cover image THE LAST BATTLE: The Mayaguez Incident and the End of the Vietnam War

THE LAST BATTLE: The Mayaguez Incident and the End of the Vietnam War

Ralph Wetterhahn, THE LAST BATTLE: The Mayaguez Incident and the End of the V. , $27 (384pp) ISBN 978-0-7867-0858-1

On May 12, 1975, less than two weeks after the ignominious end of the Vietnam War, Cambodian Khmer Rouge troops seized the Mayaguez, an American container ship in the Gulf of Thailand, and held the 40-member crew hostage on an island off the Cambodian coast. The American response was swift and deadly. President Gerald Ford and Secretary of State Henry Kissinger ordered an immediate rescue operation and bombing of the Cambodian mainland. Less than 24 hours later, the crew was returned unharmed and Ford declared the mission a success. Yet research by journalist and former air force pilot Wetterhahn (who completed 180 missions over Vietnam) clearly shows that the rescue operation was botched terribly. In their haste to act decisively, Wetterhahn argues, Ford and Kissinger sent dozens of U.S. Marines to the wrong offshore island at the same time the Khmer Rouge were about to release the Mayaguez crew. In all, 41 American troops were killed in the operation (including 23 air force personnel who died in a helicopter crash). Three marines were inadvertently left behind on Koh Tang Island, where—Wetterhahn reveals for the first time—they were captured and executed. Wetterhahn painstakingly reconstructs the action from four points of view: the policy makers in Washington, the American troops on the ground, their superiors along the chain of command and the Khmer Rouge officers who seized the crew and fought the Americans. The battle scenes are riveting and evocative, the analysis of the strategy and tactics insightful and the discovery of evidence showing the fate of the three marine MIAs convincing and disturbing. Photos not seen by PW. (June)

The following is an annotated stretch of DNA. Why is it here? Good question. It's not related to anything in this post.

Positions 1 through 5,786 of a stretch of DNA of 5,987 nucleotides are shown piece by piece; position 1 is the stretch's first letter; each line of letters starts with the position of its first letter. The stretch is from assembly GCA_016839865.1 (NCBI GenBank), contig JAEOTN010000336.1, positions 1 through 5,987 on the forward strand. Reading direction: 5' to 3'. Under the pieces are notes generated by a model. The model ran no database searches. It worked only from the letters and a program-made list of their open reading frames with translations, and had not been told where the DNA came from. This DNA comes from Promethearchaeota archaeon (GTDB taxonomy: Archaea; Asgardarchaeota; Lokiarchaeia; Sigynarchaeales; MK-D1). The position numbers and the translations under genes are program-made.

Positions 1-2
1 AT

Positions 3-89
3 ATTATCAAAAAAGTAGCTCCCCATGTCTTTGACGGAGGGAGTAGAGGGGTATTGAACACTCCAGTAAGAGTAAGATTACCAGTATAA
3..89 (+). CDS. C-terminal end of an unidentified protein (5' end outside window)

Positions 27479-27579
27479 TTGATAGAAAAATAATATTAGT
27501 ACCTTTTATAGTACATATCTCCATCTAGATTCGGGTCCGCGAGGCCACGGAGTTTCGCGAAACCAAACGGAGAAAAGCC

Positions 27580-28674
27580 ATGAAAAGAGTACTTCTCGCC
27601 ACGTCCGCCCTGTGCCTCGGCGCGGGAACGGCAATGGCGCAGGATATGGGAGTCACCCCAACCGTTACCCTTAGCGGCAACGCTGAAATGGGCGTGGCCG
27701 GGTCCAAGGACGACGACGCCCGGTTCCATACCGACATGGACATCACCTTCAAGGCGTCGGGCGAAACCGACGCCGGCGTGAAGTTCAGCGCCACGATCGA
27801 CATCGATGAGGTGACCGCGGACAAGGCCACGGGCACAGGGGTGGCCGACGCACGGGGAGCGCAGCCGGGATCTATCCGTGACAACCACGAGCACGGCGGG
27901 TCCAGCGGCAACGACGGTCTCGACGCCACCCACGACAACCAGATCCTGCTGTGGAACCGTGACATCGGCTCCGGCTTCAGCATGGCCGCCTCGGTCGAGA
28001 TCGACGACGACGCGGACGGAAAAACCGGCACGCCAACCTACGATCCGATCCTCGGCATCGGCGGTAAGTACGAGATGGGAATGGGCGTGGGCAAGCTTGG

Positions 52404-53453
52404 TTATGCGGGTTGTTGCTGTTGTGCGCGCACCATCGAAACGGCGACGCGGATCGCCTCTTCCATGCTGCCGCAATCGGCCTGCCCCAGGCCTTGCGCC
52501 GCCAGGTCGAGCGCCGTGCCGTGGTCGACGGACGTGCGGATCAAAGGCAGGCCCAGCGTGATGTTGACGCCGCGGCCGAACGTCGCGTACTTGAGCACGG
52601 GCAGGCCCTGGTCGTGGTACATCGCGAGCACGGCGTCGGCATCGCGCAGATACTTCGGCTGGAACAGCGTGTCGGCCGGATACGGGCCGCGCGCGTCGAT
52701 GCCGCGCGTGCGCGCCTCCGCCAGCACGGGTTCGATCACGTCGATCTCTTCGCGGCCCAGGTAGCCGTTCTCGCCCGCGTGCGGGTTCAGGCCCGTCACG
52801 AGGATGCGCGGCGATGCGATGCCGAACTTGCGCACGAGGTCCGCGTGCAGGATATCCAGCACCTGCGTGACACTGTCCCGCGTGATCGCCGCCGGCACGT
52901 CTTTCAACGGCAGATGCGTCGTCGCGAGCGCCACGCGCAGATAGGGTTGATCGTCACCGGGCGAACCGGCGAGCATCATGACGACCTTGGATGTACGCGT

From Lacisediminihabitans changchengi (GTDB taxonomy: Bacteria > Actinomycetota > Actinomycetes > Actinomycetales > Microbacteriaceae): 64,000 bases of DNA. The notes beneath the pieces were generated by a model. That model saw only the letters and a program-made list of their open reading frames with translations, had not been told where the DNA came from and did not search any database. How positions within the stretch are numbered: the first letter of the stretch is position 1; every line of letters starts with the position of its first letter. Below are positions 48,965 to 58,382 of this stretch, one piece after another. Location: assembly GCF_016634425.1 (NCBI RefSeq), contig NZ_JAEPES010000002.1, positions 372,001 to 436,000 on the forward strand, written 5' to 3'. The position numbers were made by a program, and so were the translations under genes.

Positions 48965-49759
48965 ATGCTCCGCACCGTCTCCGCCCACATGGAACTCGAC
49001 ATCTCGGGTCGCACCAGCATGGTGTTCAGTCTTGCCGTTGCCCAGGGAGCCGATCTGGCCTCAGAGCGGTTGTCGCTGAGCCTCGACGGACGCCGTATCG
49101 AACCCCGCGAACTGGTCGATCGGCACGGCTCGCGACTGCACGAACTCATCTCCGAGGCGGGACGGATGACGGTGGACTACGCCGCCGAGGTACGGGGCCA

Forecast:With Kissinger's record on covert actions in Vietnam, in Chile and elsewhere during the Cold War being reevaluated—Christopher Hitchens's forthcoming The Trial of Henry Kissinger is one among several titles this season—this book forms another piece of the puzzle. The book will appeal to buffs, vets and lay historians, and may be brandished by pundits, particularly given the situation's similarities to the recent U.S–China spy plane incident.